See http://www.w3.org/TR/xhtml1/#h-4.10 This probably isn't supposed to work the way you expected.
I looked into this some more. Firefox's behavior was changed with bug 183683. Duping to a related bug. *** This bug has been marked as a duplicate of 314922 ***
Status: UNCONFIRMED → RESOLVED
Last Resolved: 13 years ago
Resolution: --- → DUPLICATE
Thanks a lot for providing the resolution! :-) For my web-site it is an easy fix now but - as a more general thought - was it necessary to introduce such an incompability for Firefox? After reading the rationale in https://bugzilla.mozilla.org/show_bug.cgi?id=183683 I felt it was quite radical to drop the frame/name attribute since it still has a deprecated status just like framesets altogether. The original bug only pointed out that frame/id support was ailing.
The developers may have a better answer, but my take on the situation: While the 'name' attribute has deprecated status, the use of 'id' is mandated in the spec. So as a practical matter I'm not sure what use leaving the 'name' attributes in serves, other than allowing pages to be written that are compatible with HTML without causing validation errors. In any case, the Firefox 1.0 behavior was incorrect. Regarding compatability, Firefox has a 'quirks' rendering mode to match old Netscape and IE behavior (see http://developer.mozilla.org/en/docs/Mozilla's_Quirks_Mode). XML/XHTML on the other hand does not have the same amount of [incorrect] legacy content, so there's less of a reason to support documents that don't meet the requirements set forth in the spec (and such documents are always processed in 'strict' mode). You may also want to read http://www.hixie.ch/advocacy/xhtml for a discussion on HTML vs XHTML.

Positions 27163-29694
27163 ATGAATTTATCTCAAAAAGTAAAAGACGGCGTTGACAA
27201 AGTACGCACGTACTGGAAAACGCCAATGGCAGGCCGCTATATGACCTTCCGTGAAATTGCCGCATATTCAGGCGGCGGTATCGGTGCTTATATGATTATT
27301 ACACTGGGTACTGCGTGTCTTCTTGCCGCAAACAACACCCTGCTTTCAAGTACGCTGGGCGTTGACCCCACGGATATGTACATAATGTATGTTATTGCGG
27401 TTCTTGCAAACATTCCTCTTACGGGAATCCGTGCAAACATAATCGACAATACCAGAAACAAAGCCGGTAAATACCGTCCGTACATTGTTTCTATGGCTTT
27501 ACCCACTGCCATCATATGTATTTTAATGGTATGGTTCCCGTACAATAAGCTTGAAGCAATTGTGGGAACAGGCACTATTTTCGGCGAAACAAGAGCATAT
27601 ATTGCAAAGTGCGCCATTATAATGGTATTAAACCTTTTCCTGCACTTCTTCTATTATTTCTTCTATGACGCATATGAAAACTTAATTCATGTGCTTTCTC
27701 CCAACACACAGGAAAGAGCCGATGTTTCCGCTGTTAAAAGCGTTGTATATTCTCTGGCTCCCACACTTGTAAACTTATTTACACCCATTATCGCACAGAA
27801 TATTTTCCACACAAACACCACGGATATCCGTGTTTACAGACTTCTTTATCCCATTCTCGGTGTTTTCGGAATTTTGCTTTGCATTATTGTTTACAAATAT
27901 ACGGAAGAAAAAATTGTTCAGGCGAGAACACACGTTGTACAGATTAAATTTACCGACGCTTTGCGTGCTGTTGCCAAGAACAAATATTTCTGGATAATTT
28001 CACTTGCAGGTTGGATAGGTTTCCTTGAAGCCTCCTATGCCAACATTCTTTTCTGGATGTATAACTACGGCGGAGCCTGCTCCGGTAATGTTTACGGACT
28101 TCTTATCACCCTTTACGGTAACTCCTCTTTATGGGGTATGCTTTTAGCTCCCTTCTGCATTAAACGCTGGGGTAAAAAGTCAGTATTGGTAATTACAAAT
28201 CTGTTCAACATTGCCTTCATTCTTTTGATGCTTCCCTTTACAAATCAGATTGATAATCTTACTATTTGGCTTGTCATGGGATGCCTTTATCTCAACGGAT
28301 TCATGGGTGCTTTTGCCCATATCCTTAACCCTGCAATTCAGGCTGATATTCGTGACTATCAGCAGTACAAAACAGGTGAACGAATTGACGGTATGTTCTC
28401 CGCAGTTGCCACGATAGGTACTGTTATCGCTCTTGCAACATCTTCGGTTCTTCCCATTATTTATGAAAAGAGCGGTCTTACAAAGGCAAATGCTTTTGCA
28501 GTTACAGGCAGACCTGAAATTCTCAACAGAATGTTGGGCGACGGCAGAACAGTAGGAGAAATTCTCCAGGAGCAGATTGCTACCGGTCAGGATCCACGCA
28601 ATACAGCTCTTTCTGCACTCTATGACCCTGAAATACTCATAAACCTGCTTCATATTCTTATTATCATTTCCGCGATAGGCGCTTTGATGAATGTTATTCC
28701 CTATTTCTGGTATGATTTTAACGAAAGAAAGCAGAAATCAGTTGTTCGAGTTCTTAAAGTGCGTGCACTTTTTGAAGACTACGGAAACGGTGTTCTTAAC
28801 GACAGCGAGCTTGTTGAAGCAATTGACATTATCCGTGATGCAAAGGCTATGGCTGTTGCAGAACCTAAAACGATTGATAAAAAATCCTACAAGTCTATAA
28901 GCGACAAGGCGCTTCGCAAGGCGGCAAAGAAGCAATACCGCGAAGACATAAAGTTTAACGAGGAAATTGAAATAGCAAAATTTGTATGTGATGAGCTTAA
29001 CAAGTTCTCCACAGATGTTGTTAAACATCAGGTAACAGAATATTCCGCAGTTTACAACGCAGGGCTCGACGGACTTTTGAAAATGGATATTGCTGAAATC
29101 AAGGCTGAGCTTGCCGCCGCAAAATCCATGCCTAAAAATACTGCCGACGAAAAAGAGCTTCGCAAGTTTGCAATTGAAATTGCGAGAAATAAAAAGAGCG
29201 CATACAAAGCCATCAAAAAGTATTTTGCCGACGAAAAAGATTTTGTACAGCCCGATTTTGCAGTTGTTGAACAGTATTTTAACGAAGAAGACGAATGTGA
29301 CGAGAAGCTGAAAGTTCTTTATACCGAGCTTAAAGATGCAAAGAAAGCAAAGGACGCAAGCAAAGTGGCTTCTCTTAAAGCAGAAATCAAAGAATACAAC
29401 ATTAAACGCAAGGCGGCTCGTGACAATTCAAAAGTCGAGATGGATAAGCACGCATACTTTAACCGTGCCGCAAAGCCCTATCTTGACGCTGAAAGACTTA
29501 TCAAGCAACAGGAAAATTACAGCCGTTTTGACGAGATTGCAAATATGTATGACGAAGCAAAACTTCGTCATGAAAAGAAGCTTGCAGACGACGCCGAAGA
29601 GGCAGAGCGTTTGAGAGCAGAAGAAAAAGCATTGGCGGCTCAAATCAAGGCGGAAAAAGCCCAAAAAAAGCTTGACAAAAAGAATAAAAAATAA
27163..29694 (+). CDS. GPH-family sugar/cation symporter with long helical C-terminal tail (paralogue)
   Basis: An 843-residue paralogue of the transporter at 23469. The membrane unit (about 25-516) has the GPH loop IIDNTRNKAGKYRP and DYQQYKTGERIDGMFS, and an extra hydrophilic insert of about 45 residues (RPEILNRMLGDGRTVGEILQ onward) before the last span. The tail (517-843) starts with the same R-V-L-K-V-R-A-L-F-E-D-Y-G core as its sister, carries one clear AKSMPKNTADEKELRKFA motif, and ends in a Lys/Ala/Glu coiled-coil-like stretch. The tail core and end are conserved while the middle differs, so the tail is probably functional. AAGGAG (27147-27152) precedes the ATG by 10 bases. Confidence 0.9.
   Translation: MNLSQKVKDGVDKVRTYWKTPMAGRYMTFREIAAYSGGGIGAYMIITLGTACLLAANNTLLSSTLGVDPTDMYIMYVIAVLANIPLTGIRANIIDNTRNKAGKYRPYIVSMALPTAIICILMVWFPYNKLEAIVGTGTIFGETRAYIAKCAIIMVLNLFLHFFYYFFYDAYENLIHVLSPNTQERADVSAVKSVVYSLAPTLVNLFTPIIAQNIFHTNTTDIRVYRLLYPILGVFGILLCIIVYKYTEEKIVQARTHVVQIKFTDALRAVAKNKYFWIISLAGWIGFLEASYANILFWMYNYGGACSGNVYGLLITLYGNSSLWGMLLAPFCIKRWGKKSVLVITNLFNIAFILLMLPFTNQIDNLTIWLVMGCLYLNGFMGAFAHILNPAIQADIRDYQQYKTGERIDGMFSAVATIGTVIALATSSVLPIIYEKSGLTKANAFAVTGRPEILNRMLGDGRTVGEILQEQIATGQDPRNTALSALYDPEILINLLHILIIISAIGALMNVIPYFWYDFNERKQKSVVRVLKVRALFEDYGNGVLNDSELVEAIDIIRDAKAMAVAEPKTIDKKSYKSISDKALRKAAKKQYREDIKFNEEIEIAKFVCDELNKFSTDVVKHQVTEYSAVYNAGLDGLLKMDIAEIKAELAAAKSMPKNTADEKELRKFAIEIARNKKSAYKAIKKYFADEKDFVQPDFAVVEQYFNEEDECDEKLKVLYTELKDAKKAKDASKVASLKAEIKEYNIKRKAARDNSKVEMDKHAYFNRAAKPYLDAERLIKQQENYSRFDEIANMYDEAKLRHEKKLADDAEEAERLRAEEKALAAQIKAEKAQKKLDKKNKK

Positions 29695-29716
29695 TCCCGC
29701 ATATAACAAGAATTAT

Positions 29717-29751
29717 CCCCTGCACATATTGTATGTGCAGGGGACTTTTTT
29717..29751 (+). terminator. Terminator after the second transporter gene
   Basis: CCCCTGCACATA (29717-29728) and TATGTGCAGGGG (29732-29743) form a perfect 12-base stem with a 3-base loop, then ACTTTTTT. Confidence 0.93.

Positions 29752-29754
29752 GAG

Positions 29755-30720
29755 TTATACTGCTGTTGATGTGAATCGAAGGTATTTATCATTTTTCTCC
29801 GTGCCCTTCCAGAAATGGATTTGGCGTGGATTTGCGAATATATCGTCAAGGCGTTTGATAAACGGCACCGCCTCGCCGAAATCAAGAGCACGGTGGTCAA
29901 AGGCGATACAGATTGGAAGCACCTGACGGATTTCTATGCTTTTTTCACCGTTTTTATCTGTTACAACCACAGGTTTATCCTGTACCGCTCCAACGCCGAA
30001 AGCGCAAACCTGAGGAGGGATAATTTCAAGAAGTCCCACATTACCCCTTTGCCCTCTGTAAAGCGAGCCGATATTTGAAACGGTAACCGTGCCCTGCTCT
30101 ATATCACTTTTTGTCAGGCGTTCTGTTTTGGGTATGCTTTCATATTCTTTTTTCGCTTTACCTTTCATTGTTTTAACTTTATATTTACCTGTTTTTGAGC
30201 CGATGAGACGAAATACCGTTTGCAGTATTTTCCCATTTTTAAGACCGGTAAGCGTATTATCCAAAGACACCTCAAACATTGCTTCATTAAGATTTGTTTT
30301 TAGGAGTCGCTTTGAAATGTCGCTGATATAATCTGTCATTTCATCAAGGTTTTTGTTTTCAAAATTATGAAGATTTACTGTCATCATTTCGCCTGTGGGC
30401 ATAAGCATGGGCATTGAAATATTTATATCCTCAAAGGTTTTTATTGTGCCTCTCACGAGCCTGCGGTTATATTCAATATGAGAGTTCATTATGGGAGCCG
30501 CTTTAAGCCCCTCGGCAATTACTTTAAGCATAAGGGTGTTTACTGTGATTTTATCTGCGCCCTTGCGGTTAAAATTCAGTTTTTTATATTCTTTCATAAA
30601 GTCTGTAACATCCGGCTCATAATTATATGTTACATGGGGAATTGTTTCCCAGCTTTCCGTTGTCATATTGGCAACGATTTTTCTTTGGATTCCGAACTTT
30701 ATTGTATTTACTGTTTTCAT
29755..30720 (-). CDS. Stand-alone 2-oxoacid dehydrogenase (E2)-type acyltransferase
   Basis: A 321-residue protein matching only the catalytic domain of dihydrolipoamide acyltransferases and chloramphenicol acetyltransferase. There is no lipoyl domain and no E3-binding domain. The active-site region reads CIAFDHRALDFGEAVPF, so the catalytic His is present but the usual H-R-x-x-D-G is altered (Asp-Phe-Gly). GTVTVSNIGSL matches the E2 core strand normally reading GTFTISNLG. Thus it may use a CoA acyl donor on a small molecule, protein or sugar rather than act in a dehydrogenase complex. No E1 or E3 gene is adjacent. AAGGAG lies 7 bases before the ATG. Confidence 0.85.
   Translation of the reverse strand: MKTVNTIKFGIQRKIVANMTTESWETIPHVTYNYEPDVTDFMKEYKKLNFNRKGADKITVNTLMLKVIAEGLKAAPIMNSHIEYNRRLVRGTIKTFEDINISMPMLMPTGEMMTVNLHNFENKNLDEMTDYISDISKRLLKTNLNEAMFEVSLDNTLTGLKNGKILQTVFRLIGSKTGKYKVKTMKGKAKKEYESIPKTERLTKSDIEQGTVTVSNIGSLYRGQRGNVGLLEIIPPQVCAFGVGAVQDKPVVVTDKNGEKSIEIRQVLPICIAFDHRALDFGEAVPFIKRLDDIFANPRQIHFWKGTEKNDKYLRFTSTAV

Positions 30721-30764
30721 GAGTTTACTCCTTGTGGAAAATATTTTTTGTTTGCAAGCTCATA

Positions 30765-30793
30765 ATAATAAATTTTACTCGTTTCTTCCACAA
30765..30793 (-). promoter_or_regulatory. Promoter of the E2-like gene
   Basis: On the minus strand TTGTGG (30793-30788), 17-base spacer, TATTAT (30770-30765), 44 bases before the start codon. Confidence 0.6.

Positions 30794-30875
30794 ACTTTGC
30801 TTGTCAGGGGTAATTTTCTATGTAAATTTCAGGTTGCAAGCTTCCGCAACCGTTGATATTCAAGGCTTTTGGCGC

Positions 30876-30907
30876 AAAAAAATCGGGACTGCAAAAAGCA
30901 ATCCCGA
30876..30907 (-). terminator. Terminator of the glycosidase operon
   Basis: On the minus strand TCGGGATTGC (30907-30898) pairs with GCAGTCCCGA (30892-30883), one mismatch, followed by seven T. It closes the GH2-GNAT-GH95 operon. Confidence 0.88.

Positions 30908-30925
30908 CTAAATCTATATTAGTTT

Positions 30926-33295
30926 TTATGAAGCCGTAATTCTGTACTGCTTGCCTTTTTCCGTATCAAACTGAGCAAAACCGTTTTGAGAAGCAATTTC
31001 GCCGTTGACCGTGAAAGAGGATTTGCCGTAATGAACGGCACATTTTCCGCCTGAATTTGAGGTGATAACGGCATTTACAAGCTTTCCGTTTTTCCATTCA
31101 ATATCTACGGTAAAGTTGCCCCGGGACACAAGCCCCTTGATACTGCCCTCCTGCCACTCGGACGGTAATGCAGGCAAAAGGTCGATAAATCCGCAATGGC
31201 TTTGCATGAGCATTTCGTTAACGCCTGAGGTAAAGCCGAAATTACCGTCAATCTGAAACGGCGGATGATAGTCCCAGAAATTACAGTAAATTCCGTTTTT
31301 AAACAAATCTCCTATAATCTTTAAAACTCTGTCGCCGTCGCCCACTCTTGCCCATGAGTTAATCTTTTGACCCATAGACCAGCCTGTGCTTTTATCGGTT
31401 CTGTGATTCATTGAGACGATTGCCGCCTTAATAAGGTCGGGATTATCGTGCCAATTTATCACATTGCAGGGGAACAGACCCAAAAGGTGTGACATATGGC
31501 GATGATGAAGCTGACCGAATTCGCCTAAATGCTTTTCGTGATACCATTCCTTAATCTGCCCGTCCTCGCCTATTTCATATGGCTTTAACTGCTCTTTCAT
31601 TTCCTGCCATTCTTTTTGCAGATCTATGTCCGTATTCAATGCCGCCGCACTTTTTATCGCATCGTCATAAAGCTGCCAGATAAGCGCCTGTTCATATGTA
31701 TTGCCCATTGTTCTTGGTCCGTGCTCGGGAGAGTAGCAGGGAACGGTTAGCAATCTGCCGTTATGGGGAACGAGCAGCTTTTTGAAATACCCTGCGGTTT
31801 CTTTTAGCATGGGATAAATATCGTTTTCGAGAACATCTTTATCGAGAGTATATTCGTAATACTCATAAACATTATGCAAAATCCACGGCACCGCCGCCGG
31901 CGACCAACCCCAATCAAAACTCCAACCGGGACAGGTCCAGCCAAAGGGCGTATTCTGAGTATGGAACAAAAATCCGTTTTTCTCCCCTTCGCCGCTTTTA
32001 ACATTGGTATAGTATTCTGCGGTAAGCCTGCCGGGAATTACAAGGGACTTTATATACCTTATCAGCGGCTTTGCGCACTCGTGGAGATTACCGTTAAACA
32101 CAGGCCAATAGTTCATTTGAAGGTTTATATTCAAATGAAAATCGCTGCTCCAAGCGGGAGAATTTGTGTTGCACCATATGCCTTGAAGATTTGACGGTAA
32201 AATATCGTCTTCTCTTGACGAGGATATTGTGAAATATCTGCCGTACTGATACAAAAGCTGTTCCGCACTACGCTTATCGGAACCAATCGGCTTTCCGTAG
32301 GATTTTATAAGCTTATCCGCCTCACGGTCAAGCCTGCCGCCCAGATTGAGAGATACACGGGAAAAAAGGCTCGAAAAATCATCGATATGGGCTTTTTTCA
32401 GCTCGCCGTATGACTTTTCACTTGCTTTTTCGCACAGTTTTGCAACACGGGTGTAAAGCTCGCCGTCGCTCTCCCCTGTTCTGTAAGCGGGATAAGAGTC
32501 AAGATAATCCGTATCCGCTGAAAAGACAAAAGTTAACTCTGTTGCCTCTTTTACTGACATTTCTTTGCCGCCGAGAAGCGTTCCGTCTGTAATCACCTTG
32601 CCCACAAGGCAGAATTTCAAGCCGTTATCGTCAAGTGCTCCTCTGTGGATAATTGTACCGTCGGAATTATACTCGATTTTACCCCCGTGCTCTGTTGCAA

I am seeing the points you make and do agree. Still, from a support viewpoint I have to consider it somewhat unnecessary to ruin end-user experience of Firefox just because a deprecated feature is dropped as soon as possible.
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